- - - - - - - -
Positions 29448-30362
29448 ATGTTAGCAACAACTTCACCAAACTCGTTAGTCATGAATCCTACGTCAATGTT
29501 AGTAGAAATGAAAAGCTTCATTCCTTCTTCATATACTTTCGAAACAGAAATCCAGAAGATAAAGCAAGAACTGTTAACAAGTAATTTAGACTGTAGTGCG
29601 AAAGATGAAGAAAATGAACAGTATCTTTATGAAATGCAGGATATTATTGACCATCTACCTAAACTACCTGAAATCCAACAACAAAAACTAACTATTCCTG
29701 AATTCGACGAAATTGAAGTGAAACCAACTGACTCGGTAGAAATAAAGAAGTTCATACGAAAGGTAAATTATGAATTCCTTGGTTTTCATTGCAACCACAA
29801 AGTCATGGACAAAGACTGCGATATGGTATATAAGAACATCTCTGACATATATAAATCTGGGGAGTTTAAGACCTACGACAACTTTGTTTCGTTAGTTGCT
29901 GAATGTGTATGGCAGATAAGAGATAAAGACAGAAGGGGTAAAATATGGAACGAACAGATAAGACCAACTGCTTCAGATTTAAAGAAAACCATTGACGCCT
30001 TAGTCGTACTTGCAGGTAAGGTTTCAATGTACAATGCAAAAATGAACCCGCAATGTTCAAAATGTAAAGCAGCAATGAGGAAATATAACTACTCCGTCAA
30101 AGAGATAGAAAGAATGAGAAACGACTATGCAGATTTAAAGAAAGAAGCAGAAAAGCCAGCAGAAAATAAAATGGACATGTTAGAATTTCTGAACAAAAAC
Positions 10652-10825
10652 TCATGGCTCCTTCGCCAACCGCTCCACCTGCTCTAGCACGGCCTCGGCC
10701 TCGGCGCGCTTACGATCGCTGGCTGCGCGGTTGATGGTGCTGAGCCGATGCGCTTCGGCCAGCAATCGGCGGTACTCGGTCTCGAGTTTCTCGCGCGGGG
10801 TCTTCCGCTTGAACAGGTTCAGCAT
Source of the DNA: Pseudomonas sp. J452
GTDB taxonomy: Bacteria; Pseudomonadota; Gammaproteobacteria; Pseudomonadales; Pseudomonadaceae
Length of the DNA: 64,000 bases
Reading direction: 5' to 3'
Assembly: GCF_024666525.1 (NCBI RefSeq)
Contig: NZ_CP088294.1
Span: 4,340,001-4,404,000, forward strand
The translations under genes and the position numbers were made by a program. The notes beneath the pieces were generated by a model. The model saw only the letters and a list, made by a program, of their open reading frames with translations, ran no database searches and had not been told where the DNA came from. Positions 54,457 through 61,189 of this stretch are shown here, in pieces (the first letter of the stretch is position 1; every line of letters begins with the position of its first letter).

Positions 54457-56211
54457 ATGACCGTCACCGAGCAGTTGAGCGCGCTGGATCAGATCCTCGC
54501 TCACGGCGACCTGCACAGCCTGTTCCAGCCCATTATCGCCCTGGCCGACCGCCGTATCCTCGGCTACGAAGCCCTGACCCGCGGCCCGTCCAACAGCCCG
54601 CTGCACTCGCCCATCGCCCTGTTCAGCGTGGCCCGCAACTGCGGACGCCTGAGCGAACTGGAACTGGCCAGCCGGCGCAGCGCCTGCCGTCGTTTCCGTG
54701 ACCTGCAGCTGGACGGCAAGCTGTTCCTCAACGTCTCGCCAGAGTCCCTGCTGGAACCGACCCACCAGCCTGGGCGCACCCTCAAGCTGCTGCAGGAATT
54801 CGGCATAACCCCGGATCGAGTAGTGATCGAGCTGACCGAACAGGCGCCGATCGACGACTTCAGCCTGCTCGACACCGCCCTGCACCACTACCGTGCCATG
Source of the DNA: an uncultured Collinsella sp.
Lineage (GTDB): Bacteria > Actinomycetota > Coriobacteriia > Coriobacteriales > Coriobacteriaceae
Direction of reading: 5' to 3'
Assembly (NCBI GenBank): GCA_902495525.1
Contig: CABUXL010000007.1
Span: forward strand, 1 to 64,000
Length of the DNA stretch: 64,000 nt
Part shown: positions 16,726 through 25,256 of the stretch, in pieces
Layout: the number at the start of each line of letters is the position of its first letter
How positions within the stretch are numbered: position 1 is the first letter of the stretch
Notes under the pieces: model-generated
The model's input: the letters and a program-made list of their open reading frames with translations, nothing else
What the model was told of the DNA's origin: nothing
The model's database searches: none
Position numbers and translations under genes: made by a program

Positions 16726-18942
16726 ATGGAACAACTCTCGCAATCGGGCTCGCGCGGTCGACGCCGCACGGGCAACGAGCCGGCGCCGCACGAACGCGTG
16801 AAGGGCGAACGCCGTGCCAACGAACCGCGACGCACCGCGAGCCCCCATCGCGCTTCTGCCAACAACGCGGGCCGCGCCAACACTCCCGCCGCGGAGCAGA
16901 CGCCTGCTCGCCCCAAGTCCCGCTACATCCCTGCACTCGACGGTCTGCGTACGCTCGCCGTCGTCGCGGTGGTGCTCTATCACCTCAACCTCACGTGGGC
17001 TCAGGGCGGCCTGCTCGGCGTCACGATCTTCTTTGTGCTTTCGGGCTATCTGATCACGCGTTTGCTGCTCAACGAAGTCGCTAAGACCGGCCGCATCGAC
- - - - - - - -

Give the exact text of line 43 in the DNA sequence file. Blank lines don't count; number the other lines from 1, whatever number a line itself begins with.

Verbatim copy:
Positions 16726-18942